The First Generation Holodeck by 2016

When AMD first told me about the RV770 they told me another interesting story. For the past several years AMD (and ATI before it) has been obsessed with trying to figure out when it would be possible to render an image so convincing that it was indistinguishable (at least mostly) from reality.

Given the right art and a good technique to render the scene, this is totally possible not only within our lifetimes but within the next decade. Unfortunately, that's not enough.

Carrell estimates that the human eye can directly resolve around 7 million pixels, almost twice the resolution of a 30" display. But that's just what it's directly focusing on, all of the peripherial vision brings the total up to around 100 million pixels. The Eyefinity demo I showed earlier was running at 24.5 million pixels on a single GPU; you can estimate that at this generation we'll be able to do about 50 million pixels with two GPUs and one more generation from now we'll get to that 100 million pixel marker. That's two years for a single GPU. Then give it a few more years to be able to render that many pixels but with enough complexity to actually look real.

Rendering something at the max resolution that the human eye can resolve isn't enough however; you have to feel immersed in the graphics. That's where Eyefinity comes in, at least what it starts to come in.

Carrell believes that in seven years we can have the first generation Holodeck up and running. For those of you who aren't familiar with the Trek reference, Carrell believes it'll take seven years to be able to deliver a 180 degree hemispherical display (you're not completely surrounded by displays but at least your forward and peripheral vision is) with positionally accurate and phase accurate sound (both calculated by the GPU in real time). The GPU will also be used to recognize speech, track gestures and track eye movement/position.

It doesn't solve the issue of not being able to walk forward indefinitely, but again this is only the first generation Holodeck.

Eyefinity isn't anywhere close, but if you understand the direction: it's a start.


We're at six 2560 x 1600 displays today, is it too far fetched to imagine a totally immersive display setup that renders at life-like resolutions?

First person shooters pretty much dictate that you'll need an odd number of displays to avoid your crosshairs spanning multiple monitors. With three displays you can begin to get the immersion effect, but buy five and you'll be completely surrounded by your game. And as I mentioned before, it doesn't require any special application or OS support, the drivers take care of everything: it just appears as a single, large, surface.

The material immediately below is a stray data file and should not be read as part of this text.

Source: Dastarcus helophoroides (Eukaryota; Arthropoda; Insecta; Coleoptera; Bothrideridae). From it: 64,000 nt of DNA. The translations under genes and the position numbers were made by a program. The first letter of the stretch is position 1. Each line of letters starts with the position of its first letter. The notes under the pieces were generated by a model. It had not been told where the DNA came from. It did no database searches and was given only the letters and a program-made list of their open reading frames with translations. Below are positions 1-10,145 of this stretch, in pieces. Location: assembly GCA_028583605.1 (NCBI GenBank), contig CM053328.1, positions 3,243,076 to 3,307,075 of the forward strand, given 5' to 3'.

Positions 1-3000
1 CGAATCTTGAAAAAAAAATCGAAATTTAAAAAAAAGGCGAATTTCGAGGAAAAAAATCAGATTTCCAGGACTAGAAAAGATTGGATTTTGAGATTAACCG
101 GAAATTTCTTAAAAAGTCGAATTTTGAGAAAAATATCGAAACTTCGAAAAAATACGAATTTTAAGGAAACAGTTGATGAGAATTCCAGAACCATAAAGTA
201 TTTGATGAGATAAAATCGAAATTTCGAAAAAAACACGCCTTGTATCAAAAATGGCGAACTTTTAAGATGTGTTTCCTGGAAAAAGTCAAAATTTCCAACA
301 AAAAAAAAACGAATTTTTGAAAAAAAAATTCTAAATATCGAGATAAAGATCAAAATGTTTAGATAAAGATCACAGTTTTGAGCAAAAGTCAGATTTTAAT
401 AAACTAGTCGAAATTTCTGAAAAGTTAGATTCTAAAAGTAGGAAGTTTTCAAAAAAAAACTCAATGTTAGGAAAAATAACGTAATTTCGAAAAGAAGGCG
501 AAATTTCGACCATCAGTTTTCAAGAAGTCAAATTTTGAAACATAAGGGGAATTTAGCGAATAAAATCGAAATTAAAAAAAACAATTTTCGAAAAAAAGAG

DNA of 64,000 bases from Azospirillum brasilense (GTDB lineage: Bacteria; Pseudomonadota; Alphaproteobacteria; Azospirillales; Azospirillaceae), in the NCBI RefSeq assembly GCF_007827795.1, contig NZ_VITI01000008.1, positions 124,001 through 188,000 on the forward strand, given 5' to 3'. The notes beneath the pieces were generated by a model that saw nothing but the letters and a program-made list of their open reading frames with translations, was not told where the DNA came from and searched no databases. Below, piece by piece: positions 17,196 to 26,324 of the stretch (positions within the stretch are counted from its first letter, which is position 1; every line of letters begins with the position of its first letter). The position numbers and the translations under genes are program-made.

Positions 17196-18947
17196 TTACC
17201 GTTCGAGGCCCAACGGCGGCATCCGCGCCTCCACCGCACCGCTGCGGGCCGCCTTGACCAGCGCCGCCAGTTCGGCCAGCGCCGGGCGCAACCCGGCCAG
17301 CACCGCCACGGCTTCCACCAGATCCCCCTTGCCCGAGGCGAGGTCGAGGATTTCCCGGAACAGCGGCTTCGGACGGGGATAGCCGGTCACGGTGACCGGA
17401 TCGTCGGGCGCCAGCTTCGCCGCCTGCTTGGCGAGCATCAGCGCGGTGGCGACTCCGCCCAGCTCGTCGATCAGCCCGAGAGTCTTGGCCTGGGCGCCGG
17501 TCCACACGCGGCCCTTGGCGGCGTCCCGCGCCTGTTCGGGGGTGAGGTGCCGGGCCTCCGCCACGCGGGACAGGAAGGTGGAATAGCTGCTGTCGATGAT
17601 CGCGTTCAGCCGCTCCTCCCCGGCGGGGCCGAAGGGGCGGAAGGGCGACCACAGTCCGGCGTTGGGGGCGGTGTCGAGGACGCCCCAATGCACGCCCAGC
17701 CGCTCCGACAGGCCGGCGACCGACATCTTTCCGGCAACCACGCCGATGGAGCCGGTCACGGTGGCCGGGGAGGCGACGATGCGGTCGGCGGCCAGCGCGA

It seems trivial but honestly we haven't had the ability to easily support the ridiculous display setups we always see in sci-fi movies. Eyefinity at least makes it look like we can build the PCs from the Matrix.

Will it succeed? Who knows. Does it sound gimmicky? Sure. Is it cool? Yeah, I'd say so.

If panel prices could drop significantly enough where putting together an Eyefinity display setup didn't cost more than the graphics card, I think it'd be a much easier sell. Obviously AMD's next-generation GPU is more than just Eyefinity, but you'll hear about the rest late this month.

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  • strikeback03 - Thursday, September 10, 2009 - link

    As I understand it, you can't just maximize windows into screens. The applications and OS don't know your desktop is spread across several screens, so using maximize will maximize the window to cover all available screens.

    Which kinda sucks if you want to have several different windows all fullscreen on their own monitor.
    Reply
  • HelToupee - Thursday, September 10, 2009 - link

    Can you have Windows manage the monitors instead of going through this AMD software trickery? I would imagine you would want them to appear to Windows as 6 separate monitors, but then turn on the AMD single-surface-whizbang when you launched an OpenGL or DirectX app.